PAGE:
Work to Live or Live to Work?

150 150 Ellen Ensher
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By Christopher Page

Studying abroad in Rome this past month has been an eyeopening experience for me because it took me outside of the American model: good grades in high school, good college, good job. I don’t mean that this path is useless—and some people in Europe still follow this trajectory—but I have been able to also see people living happily who did not strictly adhere to this formula. Now, I never really completely bought into this as I’ve had many close calls of leaving school, but my parents would probably look at me funny. A therapist might say they were stunts. College is also an unbelievable way to push back having to make any real life choices for another four years. Now, I actual enjoy going to class and learning, but, at the same time, I can’t just ignore that it is a means to an end.

So I’m a finance major, soon to banker. Yay! From a glance, it looks like I’ve been successfully brainwashed. I’ve also never been able to see firsthand someone living without following this path. Living here has helped me to see people living happy lives without using this blueprint. I think the defining moment for this came when everyone from LMU was gone for the weekend and—after scouring Netflix for the tenth time—I decided to go out. I met a few Italian people and became their American plus-one. After talking about college in the U.S. for a little bit and telling them I was majoring in finance, they asked me why. I didn’t really have a good answer, and the next question was if everyone in America just went to college to make money. I mumbled a response like “I hope not,” but the conversation really stuck in my head. No one had ever asked me that before. It was a very straightforward question, but I couldn’t answer it. They were all in their mid-20s and part-time employment was the norm. They had their own apartment and went out together on the weekends, but “goal setting” was the farthest thing from their mind. Years of being indoctrinated into American career culture wanted me to label them losers, but they weren’t; they were really cool. Of course, they still had to work, but work was more of a minor annoyance than the main facet of their life.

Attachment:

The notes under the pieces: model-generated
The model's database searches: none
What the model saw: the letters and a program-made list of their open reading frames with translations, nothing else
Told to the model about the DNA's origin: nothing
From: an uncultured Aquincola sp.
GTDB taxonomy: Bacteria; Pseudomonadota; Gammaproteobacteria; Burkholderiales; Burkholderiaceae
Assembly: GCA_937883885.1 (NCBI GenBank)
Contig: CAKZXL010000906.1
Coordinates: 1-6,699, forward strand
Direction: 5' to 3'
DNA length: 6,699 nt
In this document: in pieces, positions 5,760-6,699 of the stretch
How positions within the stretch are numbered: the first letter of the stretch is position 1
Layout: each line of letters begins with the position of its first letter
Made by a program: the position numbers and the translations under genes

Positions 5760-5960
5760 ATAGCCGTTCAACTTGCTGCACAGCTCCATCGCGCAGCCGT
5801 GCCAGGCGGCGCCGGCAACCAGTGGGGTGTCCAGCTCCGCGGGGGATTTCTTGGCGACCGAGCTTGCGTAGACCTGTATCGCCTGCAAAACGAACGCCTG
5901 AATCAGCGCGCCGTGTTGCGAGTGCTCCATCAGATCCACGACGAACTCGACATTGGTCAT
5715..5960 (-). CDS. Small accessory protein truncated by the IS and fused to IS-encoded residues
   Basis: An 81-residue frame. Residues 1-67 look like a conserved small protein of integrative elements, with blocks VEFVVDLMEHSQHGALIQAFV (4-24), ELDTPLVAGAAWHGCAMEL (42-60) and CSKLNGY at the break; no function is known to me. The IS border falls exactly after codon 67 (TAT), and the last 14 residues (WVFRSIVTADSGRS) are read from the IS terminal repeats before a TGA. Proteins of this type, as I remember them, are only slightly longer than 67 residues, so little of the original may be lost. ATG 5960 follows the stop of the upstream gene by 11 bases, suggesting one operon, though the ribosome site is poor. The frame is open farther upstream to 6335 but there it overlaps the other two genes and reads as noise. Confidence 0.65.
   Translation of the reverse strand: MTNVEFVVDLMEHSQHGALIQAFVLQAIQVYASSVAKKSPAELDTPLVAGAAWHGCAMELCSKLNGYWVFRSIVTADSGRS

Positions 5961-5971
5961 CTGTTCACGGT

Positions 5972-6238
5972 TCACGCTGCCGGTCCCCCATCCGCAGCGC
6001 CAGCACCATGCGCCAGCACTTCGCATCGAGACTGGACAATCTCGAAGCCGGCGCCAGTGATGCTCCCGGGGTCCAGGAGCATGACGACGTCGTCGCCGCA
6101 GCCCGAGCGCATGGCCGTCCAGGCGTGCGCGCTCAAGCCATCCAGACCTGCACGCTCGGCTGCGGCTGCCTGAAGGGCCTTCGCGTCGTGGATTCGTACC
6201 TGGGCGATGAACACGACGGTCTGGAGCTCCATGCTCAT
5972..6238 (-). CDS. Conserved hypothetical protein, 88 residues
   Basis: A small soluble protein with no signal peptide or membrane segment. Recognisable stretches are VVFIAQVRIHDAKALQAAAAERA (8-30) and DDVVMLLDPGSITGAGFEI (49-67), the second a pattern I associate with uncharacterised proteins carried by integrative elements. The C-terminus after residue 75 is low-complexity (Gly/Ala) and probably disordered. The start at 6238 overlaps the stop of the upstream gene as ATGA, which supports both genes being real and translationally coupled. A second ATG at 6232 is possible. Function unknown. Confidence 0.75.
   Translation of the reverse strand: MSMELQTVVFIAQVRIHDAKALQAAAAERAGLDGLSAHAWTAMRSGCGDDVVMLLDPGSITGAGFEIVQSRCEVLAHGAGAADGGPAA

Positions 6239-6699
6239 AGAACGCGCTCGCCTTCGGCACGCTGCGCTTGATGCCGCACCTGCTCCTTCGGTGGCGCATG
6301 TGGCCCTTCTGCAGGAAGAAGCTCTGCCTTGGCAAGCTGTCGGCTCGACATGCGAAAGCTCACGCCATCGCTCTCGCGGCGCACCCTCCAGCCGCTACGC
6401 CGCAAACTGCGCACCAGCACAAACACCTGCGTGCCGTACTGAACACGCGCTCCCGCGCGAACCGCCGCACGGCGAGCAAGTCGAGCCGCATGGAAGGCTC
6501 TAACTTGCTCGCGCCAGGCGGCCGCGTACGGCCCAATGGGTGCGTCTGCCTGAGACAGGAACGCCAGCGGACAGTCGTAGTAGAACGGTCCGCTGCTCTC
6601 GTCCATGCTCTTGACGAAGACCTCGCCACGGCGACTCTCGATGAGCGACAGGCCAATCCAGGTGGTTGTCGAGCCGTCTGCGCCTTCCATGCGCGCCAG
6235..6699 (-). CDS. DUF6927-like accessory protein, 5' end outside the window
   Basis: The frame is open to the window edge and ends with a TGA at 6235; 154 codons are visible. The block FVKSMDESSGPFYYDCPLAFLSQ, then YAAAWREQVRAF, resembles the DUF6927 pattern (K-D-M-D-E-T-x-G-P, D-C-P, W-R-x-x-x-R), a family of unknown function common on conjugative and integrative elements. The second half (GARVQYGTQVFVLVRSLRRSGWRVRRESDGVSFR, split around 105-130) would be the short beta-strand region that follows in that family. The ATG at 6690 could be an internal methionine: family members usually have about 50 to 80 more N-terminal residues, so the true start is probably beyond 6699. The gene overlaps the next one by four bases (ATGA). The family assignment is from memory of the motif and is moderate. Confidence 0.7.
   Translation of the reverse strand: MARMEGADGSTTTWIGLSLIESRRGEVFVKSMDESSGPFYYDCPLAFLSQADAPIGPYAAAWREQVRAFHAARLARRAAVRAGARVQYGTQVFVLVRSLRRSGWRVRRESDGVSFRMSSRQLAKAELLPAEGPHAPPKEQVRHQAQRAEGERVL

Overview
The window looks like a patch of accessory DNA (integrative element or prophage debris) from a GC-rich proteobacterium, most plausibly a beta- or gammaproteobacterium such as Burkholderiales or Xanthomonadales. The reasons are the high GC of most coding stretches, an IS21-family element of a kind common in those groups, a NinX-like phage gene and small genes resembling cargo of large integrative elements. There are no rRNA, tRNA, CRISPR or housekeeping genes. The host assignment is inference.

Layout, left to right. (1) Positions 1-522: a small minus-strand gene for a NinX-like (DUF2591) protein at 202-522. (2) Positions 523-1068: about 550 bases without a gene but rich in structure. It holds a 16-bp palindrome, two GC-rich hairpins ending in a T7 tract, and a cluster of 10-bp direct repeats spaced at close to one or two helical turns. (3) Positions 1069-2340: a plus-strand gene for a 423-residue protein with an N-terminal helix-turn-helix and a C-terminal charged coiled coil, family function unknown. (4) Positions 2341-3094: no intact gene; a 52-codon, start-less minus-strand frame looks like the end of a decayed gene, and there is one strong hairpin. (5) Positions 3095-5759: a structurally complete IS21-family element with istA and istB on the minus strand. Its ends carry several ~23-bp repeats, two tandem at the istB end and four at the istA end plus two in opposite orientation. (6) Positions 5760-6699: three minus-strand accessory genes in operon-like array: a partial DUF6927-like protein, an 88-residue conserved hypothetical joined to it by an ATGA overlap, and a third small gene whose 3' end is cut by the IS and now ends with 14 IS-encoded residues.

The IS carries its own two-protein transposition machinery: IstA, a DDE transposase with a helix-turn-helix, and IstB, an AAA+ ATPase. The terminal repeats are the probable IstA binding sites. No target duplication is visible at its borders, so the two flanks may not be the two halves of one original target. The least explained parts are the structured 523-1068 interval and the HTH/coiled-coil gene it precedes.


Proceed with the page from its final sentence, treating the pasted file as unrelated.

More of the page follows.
This is very revealing when thinking about how much more engaged American workers are versus Italian workers. Italian workers were far less engaged than Americans at work, but maybe they are more engaged at home and socially. If you pair this idea with the vast difference in the “masculinity” dimension from Hofstede’s 6-D Model, then you can see that there are some huge differences between Italian and American work culture. Italy has a lower score in masculinity and this means that they value quality of life and caring for others more, while Americans value this less and value achievement more. There is a definitely a balance to be found between the two ends of this spectrum, and I am glad that I was able to see firsthand another style of work culture.

Everyone has to earn a living, but it doesn’t have to consume your whole life. There’s actually a great song by Joey Bada$$ about this called “Paper Trail$.” Here is it, Anyway, I guess my “main takeaway” from this semester has been that there are plenty of job paths with high paying salaries, but I’m going to start to focus instead on finding the job that I like to do. Especially after looking over our compensation reports and seeing how relatively easy it is to “just get by.” Like Mark Twain said, “Find a job you enjoy doing, and you will never have to work a day in your life.”